The Light of Paris

Written by Eleanor Brown

the-light-of-paris

5-stars

I have a good family.  I have close meaningful friendships.  I have felt both great love and great sorrow.  In fact, I’ve felt both deeply enough that I thought I would drown in them.  On a more practical level, I live a good life in which I am sometimes happy and often content.

This book made me long.  For what, I do not know.  But I longed as I read this.

The heroines of this book were such complete, whole people.  I ched for them.  I was embarrassed for them.  I wanted to shout at them to DO SOMETHING!  They could be so earnest and dreamy and philosophical and blind to their own needs.  But instead of being off-putting or annoying, the were entirely sympathetic.  You understand what they did not.  You knew not where their journey ended, but that it was the journey itself that mattered.

Earlier, I reviewed a book called The Little Paris BookshopThe Light in Paris is the quest story I wanted when I read that book.  I might even go so far as to classify this book as an anthem for the way I want my life to grow.

This book should be a fluffy, Red Dress Inc, chick lit story.  But there is something so honest and true about this story.  Brown tells the story of Madeline and her grandmother Margaret in alternating chapters.  The intellectual part of my brain marveled at how complete the two stories could be, while absolutely meshing at the same time. Each story could stand alone.  Yet, they each provide depth to the other as they build.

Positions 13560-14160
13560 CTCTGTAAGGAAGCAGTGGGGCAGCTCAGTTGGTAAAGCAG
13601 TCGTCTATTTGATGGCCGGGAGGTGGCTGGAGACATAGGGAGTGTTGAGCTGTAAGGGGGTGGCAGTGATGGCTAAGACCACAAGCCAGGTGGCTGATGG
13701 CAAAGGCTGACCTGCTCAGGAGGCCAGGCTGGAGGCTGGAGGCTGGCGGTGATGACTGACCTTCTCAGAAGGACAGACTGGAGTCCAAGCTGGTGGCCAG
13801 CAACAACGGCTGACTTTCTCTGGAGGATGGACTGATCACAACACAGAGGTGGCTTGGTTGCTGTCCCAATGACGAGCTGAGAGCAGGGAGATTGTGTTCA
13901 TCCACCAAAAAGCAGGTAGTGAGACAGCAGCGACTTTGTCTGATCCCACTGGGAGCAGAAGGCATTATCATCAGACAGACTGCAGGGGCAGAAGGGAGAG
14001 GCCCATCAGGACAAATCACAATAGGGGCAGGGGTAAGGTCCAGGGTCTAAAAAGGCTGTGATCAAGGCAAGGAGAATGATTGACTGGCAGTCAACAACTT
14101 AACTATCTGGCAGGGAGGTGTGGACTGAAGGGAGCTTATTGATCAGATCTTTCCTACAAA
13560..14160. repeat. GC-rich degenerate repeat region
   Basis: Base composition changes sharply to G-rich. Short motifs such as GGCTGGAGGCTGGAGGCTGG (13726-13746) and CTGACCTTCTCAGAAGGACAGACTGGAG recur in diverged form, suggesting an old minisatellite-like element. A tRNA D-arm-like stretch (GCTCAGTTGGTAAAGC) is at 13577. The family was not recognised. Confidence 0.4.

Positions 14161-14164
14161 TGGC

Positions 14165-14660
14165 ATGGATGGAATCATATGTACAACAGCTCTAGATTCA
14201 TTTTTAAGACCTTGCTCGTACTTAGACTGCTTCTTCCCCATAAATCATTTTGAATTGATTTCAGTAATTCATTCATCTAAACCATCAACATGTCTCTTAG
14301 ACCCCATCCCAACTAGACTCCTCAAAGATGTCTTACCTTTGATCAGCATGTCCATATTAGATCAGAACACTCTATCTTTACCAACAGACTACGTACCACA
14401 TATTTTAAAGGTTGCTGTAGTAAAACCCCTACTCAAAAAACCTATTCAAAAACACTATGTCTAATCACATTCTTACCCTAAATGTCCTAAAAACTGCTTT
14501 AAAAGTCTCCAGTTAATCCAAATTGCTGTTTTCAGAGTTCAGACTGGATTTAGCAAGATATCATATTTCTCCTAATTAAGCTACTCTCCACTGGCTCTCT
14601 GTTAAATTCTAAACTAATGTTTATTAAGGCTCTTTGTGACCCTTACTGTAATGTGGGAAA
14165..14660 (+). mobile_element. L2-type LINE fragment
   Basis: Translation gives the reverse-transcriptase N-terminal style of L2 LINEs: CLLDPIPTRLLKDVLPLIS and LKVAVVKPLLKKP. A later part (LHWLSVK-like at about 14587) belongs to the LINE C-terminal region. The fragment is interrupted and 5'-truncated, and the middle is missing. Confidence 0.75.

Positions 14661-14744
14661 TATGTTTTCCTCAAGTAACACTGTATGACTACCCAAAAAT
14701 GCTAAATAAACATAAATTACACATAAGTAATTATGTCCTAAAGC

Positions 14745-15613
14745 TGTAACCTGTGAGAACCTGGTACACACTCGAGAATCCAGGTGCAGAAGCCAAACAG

Madeline is an unhappy wife, constrained by expectations, who pays a fateful visit home to her mother in 1999.  While there, she finds her grandmother’s diaries, providing her with context and insight into her own life.  Her chapters alternate with those of her grandmother, who is a young society woman in the 1920’s.  Margaret also takes a fateful trip that changes her life, though hers is to the titular Paris.

The writing is lyrical, beautiful, and well paced.  Brown describes places and events with a deft hand that puts you in the moment.  The pages swell with sights and sounds, wishes and hopes, darkness and light.  Brown transports you to the Paris of Hemingway and the magnolia scented walkways of the South in Spring.

I could continue my love letter to this book, but I will spare you.

Simply put, The Light of Paris does what all great (yes, I said “great”)  books do.  It puts you in the shoes of the protagonists, so that you occasionally blink and realize that you aren’t in the story.  It makes you remember your first trip abroad.  The first time you flirted with a stranger.  The time you got caught outside, bra-less, in your pjs.  The sticky, buzzing heat of a Southern Spring.  When you finally close its covers, you travel through several days wishing you were in Paris or Magnolia or any of the magical places it conjured in your brain during your journey through its pages.

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